From Brooklyn to Kiev, How #DigitalMaidan Went Viral

From Kiev to Istanbul, Brasilia to Cairo, it's become a natural corollary of any modern protest movement: The battle isn't just won on the streets, but also in cyberspace.

In the case of the anti-government protests that have roiled Ukraine, the Twitter hashtag "#EuroMaidan" -- a portmanteau of the protesters' object of affection, Europe, and the square in which they have set up camp, Maidan -- has become a ubiquitous feature of the online conversation about the movement.

This week, another hashtag joined its ranks. After taking off Monday and trending worldwide, the hashtag "#DigitalMaidan" has become something of a constant presence in Twitter posts about Ukraine's protests. The hashtag stayed popular throughout the week, and the Twitter users who have adopted it have taken on a strident, anti-government tone.

But where did this hashtag, which over the course of the week has reached several million people, come from? Not Kiev, it turns out. Rather, this online campaign has its roots in New York.

Andrea Chalupa is a Brooklyn-based journalist of Ukrainian descent, and after seeing the the violent footage pouring out of Kiev, she was so distraught by the situation that she couldn't think of anything else. "I was crying and crying, I didn't want to go to work, I didn't want to see my friends," she told Foreign Policy.

Following the events on Twitter, she re-tweeted information coming out of Kiev from journalists on the ground. Soon after, strangers began harassing her on the social platform, calling the protesters "terrorists," saying that they were paid by the United States, and arguing that the anti-government upheaval was an American conspiracy. "I took it upon myself to educate them," she told FP.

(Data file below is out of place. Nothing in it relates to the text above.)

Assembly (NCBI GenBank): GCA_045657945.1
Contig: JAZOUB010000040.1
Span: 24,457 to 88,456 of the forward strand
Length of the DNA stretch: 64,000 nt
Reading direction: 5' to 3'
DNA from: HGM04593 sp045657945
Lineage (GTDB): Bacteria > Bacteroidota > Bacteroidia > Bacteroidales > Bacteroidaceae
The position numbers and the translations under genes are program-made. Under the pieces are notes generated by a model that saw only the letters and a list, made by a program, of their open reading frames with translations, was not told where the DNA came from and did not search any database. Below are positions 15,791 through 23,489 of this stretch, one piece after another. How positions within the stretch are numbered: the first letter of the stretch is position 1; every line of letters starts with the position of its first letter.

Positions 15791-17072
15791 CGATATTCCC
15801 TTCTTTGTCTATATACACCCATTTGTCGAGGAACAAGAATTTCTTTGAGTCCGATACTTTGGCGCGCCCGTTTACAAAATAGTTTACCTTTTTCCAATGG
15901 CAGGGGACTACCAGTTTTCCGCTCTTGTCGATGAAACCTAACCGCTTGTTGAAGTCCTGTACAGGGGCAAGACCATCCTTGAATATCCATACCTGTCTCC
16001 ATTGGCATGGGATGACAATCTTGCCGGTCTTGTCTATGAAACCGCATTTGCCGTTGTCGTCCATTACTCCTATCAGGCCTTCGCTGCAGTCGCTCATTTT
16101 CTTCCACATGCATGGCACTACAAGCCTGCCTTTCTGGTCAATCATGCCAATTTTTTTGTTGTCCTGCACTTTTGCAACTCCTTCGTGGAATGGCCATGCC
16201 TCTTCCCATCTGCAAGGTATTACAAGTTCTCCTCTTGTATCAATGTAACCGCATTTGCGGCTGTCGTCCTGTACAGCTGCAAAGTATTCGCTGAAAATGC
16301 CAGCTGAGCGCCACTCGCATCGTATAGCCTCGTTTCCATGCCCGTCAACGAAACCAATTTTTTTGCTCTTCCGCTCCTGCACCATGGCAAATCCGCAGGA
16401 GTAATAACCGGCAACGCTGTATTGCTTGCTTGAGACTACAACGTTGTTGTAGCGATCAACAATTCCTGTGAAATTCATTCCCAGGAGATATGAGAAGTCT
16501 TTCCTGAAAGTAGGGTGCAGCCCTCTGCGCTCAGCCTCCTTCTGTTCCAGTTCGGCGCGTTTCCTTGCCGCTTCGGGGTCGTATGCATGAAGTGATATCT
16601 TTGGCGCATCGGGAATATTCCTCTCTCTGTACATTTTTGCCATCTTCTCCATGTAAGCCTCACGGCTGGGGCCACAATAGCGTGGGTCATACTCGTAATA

And that's how #DigitalMaidan was born. Along with a friend who runs a digital marketing agency in New York, she launched The site can make any Twitter user an instant Maidan activist. The tweets at the top of this post weren't just inspired by Chalupa's website. She wrote them with her friend. Twitter users merely take her pre-written tweets, plug them into their browser, and hit send. Suddenly, you're part of an online army.

The movement began to take off last weekend, when Chalupa invited her friends to join a "Twitter storm." By flooding Twitter with tweets containing the hashtag, she hoped to make #DigitalMaidan trend around the world, placing her message in the browser of nearly all of Twitter's 200 million users. Chalupa and her co-founder then invited 99 of her friends to a Facebook event promoting the initiative on Friday last week -- and before the storm was to take place on Monday, that number had grown to 30,000.

Its reach far exceeded Chalupa's expectations. #DigitalMaidan trended worldwide in just few minutes during the hour-long event Monday. Another "storm" took place on Thursday, Jan. 30. "If [the demonstrators] can protest in freezing temperatures, risk being tortured by the police or killed, then we in the diaspora need to do all we can to jolt the West into action," Chalupa wrote FP in an email.

Here's what a manufactured Twitter storm looks like. Welcome to activism in the digital era.


National Security

Iraq's Abject Lessons for Mexico's Self-Defense Forces

Paramilitary groups are growing like weeds in the blood-soaked soil of Mexico's cartel hotspots. Across the country, self-defense groups have banded together to take on the country's cartels, and now the government faces a problem all too familiar to veterans of the American military adventure in Iraq. How to go about bringing these groups under the umbrella of the central government? 

Ordinary citizens have banded together in at least 13 states to form so-called autodefensas, or self-defense groups. This month, the Mexican government moved to disarm many of those groups, and on Monday thirty autodefensas signed a deal integrating these paramilitary groups into the government's Rural Defense Corps, a part-time force that has traditionally consisted of small platoons for local patrols and which answers to the Mexican military. And if you want a sense of just how difficult it is to work vigilantes into a military hierarchy, look no further than the Iraqi province of Anbar, where the half-hearted integration of Iraqi militias failed to keep the peace and has now allowed al Qaeda to return with a vengeance. In a grim harbinger of Iraq's possible future, the militant group recently conquered parts of the key city of Fallujah.